Kant?s Categorical Imperatives of the Fundamental Principle of Morality In section one of Grounding for the Metaphysics of Morality, Kant gives us five propositions that he holds to be our common understanding of morality. In the second section he outlines the Categorical Imperative of the fundamental principle of morality to show that it has a particular form and end to it. Kant uses this Categorical Imperative to show that the five examples of our common understanding are valid. In this paper I will articulate both Kant?s Categorical Imperative for the form of the fundamental principle of morality as well as it?s end, and I will also discuss whether or not these Categorical Imperatives make the five examples legitimate.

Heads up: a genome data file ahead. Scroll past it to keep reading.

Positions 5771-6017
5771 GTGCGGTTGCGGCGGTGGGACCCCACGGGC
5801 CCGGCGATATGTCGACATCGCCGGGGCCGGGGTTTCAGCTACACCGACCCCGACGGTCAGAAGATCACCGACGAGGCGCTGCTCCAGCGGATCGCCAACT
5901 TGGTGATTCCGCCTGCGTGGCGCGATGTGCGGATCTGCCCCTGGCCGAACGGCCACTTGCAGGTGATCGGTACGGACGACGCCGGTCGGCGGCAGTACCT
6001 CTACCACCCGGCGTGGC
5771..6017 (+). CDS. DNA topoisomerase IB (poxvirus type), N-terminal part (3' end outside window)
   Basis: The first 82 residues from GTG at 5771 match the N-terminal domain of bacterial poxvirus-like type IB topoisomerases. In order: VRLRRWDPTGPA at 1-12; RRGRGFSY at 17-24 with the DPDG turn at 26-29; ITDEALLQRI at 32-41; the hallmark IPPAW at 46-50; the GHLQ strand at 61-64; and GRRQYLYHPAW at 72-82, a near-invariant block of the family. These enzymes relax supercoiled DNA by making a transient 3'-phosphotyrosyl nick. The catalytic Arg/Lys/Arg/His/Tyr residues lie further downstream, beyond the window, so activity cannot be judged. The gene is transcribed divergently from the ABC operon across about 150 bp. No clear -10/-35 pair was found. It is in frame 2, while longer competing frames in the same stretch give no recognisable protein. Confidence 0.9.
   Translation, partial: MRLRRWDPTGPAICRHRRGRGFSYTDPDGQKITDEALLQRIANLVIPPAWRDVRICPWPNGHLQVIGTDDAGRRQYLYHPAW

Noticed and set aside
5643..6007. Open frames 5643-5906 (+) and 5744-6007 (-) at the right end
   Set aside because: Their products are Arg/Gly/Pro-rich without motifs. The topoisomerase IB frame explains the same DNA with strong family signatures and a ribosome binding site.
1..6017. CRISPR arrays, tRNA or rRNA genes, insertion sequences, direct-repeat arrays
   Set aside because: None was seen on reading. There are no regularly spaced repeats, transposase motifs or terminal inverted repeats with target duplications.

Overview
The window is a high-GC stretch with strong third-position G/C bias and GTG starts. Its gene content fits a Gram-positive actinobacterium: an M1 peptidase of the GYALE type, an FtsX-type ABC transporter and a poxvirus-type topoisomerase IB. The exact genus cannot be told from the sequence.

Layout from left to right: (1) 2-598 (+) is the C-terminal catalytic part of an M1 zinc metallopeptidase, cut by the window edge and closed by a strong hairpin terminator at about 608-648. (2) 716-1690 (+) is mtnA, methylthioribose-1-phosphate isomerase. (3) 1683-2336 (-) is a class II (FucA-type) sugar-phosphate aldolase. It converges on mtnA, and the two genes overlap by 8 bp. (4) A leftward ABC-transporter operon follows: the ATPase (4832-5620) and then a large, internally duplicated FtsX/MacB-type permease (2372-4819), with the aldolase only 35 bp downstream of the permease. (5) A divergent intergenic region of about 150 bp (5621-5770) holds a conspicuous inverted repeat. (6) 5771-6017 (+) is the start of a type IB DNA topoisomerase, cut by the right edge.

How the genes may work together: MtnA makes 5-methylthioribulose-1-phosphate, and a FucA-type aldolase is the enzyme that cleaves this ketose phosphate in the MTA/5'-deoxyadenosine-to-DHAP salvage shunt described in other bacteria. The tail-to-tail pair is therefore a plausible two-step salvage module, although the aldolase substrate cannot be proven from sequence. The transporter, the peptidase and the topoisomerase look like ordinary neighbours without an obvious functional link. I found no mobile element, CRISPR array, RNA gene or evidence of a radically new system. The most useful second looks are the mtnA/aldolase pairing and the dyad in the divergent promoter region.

Kant begins by formulating the Categorical Imperative of the form of the Fundamental Principle of morality. The form of Kant?s Categorical Imperative is found in the following excerpt, ?Act only according to that maxim whereby you can at the same time will that it should become a universal law.?
(Kant 14). This statement means that one should base their actions on the option that correlates with universal law. What Kant means by ?universal law? is a law that would uphold the dignity of all people that acted in this manner. In other words, universal law is an action that would maintain human life and it?s morals if all humans acted this way. For example, if everyone in the world began killing one another, human existence would cease to exist. Therefore murder absolutely could not be included in universal law. But on the other hand, if everyone went out and treated one another with kindness, human existence would continue to carry on. Furthermore, not only would human existence continue on, it would excel into a higher level of moral.